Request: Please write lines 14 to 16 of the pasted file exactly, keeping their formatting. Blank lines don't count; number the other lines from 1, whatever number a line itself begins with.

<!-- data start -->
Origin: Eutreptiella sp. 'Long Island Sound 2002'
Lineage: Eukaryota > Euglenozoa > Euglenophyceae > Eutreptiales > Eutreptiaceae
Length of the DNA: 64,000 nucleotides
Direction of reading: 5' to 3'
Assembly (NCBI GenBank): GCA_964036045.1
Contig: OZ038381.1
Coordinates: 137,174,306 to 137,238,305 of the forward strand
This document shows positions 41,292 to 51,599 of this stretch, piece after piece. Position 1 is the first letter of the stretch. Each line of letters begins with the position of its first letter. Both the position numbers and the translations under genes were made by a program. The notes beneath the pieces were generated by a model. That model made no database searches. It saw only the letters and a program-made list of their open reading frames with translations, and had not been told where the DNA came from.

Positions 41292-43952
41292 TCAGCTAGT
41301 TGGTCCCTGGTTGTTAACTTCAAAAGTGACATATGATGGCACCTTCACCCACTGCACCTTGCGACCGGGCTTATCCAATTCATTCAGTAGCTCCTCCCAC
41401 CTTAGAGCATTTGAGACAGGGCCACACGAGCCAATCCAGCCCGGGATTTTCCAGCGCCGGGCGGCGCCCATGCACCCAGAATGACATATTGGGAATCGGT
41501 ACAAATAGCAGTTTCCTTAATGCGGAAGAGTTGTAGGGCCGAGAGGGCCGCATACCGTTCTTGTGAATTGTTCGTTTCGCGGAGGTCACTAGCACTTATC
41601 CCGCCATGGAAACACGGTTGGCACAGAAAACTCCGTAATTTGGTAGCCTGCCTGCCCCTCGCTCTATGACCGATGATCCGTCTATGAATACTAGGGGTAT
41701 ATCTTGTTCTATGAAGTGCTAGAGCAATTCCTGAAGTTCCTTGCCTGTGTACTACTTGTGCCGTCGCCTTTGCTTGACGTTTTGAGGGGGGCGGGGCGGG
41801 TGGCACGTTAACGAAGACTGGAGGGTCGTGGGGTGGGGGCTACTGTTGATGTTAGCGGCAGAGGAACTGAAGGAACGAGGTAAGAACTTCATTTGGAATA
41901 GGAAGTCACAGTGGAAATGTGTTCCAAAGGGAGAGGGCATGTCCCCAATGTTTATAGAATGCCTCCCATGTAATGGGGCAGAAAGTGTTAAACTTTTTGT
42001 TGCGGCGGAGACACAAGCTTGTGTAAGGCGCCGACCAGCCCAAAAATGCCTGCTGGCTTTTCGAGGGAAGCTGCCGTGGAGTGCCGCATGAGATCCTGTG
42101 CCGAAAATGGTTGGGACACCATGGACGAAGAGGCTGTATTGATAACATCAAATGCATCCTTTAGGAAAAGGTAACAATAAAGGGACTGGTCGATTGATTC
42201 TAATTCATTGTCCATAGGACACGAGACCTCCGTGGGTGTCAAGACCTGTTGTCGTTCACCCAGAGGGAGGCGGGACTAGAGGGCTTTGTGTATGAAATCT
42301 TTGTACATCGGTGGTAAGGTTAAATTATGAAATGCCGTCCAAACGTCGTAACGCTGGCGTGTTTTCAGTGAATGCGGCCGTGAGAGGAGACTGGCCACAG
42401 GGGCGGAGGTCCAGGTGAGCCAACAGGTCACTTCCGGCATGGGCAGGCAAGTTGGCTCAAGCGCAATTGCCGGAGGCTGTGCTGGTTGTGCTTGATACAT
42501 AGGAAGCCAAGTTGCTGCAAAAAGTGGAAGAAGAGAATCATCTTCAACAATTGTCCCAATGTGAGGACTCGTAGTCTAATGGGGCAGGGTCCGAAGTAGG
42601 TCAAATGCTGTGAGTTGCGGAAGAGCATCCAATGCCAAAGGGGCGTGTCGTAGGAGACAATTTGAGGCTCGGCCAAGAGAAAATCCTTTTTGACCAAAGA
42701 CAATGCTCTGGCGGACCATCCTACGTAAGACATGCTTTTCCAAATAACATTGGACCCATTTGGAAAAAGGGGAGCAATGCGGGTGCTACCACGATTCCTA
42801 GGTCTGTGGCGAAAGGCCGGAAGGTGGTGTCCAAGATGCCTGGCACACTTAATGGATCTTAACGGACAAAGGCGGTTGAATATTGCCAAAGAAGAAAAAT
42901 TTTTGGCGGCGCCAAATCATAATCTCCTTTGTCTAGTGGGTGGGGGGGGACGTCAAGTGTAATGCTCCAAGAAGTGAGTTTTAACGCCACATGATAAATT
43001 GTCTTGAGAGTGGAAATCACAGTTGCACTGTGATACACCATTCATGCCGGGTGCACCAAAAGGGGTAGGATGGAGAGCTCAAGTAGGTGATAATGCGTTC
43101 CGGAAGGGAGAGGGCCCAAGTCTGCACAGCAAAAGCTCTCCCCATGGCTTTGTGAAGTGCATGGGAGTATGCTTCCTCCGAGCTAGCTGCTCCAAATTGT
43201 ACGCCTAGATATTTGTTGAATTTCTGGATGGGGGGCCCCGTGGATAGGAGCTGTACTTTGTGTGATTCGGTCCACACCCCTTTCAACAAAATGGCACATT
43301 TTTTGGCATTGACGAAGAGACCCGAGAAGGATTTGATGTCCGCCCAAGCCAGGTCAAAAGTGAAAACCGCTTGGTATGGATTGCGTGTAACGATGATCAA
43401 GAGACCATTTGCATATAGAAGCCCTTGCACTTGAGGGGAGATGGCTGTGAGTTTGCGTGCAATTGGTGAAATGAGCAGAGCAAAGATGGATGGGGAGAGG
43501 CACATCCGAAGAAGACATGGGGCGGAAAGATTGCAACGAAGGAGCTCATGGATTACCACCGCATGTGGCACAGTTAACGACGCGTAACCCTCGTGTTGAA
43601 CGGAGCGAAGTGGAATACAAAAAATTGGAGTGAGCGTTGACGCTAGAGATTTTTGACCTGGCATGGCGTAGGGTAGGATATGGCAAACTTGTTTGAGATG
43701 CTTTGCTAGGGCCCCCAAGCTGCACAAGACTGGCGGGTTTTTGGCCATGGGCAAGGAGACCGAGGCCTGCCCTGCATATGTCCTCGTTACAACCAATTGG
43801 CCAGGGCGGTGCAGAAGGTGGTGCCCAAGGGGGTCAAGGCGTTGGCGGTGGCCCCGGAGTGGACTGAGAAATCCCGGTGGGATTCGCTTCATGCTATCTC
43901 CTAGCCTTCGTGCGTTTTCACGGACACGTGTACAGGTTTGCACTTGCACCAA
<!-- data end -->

41601 CCGCCATGGAAACACGGTTGGCACAGAAAACTCCGTAATTTGGTAGCCTGCCTGCCCCTCGCTCTATGACCGATGATCCGTCTATGAATACTAGGGGTAT
41701 ATCTTGTTCTATGAAGTGCTAGAGCAATTCCTGAAGTTCCTTGCCTGTGTACTACTTGTGCCGTCGCCTTTGCTTGACGTTTTGAGGGGGGCGGGGCGGG
41801 TGGCACGTTAACGAAGACTGGAGGGTCGTGGGGTGGGGGCTACTGTTGATGTTAGCGGCAGAGGAACTGAAGGAACGAGGTAAGAACTTCATTTGGAATA